Counterpublics have two central dimensions: an ambivalent one and a paradoxical one. In relation to its ambivalence, it is possible to say that counterpublics stimulate a potential for the democratization of the dominant public sphere by pointing to the absence of plurality in the public debate and calling attention to social suffering which is little or not at all thematized by dominant publics ( GOMES, 2018 GOMES , Carla de Castro ( 2018 ), Corpo, emoção e identidade no campo feminista contemporâneo brasileiro: a Marcha das Vadias do Rio de Janeiro . Doctoral thesis . Instituto de Filosofia e Ciências Sociais. Programa de Pós-Graduação em Sociologia e Antropologia. Universidade Federal do Rio de Janeiro . ; HOCHSCHILD, 2016 HOCHSCHILD , Arlie Russell ( 2016 ), Strangers in their own land . New York: The New Press . 368 pp.. ), 15 15 Gomes (2018) thematizes suffering related to gender violence through an analysis of the SlutWalk protests in Rio de Janeiro, Brazil, while Hochschild (2016) highlights feelings of anger and inferiority in her study of ‘Tea Party’ enthusiasts in Louisiana, in which a supporter of the movement says to her: “The liberals think that Southerners who believe in the Bible are ignorant, backwards, rednecks, losers. They think that we are racist, sexist, homophobic, and perhaps fat”. but, at the same time, also stimulate sociocultural fragmentation and sociopolitical polarization.

Political polarization happens because counterpublics operate with a logic that there are only political enemies to be destroyed, and not political adversaries who can be coopted, convinced, or temporarily defeated. For the members of counterpublics the impossibility of debate lies in the perception that their enemies always act in a malicious, cruel, and psychopathic manner, are perverted, ‘fascists’, do not have humanity or rationality, or are victims of some sort of ‘brain washing’ which has indoctrinated them to defend malign ideas, making any rational debate of ideas impossible.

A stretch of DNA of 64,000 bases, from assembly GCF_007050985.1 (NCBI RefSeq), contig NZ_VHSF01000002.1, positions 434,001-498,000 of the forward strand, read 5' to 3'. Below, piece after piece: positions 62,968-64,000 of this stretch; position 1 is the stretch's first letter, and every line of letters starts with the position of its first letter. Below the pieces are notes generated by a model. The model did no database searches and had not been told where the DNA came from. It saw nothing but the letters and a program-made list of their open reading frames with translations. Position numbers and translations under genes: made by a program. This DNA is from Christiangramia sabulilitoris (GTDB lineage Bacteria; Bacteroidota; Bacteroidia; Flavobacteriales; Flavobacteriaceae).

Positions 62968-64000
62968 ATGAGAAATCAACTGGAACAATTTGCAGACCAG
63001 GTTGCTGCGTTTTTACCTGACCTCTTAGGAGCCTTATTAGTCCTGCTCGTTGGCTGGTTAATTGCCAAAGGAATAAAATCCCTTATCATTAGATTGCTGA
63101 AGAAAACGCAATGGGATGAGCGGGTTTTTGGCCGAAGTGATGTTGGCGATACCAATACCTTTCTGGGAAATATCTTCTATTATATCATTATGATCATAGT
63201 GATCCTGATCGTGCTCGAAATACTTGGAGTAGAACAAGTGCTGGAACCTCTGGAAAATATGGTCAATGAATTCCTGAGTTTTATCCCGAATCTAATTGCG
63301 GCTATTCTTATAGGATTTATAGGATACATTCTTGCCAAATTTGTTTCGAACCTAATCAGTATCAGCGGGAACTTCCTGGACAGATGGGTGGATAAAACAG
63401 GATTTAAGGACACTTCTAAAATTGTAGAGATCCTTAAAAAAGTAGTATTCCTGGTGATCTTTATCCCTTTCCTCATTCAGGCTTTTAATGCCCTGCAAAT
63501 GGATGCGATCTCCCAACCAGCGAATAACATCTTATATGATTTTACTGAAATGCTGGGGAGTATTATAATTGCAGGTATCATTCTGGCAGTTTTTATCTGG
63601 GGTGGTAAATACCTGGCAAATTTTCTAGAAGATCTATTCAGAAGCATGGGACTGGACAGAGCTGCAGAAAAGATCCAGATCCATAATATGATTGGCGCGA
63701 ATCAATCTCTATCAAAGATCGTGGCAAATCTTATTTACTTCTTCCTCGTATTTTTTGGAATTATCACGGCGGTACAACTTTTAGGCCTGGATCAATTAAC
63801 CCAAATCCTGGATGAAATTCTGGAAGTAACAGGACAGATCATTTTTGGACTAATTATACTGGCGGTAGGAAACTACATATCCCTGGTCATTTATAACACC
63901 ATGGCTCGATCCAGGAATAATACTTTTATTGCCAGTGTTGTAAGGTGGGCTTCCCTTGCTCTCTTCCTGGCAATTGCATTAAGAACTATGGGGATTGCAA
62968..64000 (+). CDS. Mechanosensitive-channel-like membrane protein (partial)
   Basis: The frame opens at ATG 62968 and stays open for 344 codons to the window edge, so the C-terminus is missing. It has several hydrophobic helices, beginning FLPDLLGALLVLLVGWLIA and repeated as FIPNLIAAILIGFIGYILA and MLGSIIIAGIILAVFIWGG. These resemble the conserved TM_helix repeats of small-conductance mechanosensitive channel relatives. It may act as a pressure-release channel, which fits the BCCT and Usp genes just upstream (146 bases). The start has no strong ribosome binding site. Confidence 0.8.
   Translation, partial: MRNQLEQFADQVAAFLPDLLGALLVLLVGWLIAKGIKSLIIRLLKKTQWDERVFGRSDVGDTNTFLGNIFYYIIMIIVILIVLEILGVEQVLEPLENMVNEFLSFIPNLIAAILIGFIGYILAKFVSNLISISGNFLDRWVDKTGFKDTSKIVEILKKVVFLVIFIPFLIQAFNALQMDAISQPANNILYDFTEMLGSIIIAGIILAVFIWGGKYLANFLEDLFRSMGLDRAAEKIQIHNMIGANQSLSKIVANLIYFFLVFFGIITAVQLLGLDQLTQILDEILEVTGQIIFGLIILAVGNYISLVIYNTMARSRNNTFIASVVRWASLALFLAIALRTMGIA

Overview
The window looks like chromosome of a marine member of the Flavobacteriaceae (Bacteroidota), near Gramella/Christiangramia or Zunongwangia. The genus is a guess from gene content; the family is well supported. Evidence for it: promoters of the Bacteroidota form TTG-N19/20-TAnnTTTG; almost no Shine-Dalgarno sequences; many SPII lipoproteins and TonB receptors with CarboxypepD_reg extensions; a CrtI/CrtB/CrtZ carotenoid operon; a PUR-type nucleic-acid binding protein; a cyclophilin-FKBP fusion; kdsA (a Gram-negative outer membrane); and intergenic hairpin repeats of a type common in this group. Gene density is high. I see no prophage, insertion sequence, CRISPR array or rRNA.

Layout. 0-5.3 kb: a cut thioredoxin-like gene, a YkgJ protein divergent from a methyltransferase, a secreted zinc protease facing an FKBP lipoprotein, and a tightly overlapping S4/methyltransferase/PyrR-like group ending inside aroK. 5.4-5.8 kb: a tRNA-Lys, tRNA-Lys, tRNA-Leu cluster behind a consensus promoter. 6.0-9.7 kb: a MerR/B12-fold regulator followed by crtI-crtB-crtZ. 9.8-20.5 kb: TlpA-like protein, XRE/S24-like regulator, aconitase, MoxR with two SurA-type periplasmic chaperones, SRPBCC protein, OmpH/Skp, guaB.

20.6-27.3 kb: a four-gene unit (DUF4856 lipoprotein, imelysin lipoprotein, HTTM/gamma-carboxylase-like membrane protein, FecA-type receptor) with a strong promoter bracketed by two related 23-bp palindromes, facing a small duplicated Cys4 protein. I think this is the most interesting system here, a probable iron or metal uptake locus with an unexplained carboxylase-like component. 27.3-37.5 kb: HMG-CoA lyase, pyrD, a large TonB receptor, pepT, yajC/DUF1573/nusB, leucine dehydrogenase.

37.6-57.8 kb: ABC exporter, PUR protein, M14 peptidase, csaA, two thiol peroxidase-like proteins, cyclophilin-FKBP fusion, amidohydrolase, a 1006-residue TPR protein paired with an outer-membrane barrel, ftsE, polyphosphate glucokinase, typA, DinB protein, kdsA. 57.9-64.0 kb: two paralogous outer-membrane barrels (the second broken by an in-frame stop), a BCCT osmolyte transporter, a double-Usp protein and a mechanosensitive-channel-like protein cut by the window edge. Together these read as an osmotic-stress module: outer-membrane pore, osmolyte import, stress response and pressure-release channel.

The paradoxical nature of counterpublics lies in their relationship with conflictuality. Counterpublics not only establish a conflict between the dominant cultural horizon and an alternative horizon, but also allow the conflict to be named as they voice their own utopia for the reorganization of public life ( WARNER, 2002 WARNER , Michael ( 2002 ), Publics and counterpublics . New York: Zone Books . 336 pp.. ). Generally speaking, dominant publics work with the naturalization of their own cultural horizon and, thus, perpetuate the domination of their codes, performances, ideas, and structures, since they present themselves as consensual and free from any conflict. Counterpublicity denaturalizes this false consensus; but its paradoxical dimension relies on the difficulty of escaping pure conflictuality and fabricating new consensuses that are more inclusive and more reflexive 16 16 If we are not mistaken, this fabrication of new consensus is the normative horizon of Fraser’s theory of the public sphere: the transformation of the discursive arenas of subaltern social groups as weak publics into strong publics, pushing the dominant public sphere in the direction of greater inclusion and reflexivity (FRASER, 1997). A process analogous to this occurred in Brazil with the 1988 constitutional pact; for this reason, we have interpreted this historical tendency as the emergence of a post-bourgeois public sphere, now in decline. .

The actions of Jair Bolsonaro and his sons in government are a paradigmatic example of pure conflictuality: they betray and abandon allies, as Bolsonaro did when he abandoned the party elected; sabotage and impede new consensus from being formed, since this would betray the principle of counterpublicity; and hinder the construction of a social solidarity, even in times of a pandemic crisis. Bolsonaro’s only goal is to demolish the foundations of dominant publics. He seeks to naturalize his own extremism, by moving the cultural horizon increasingly to the right ( NUNES, 2020 NUNES , Rodrigo ( 2020 ), Alvim errou a mão na trollagem nazi inspirada na direita dos EUA . Folha de São Paulo . January , 21 , 2020 . ), and by promising a future authoritarian political regime for radicalized groups, which are also abandoned to their own luck if they threaten the permanence of ‘Bolsonarismo’ in power.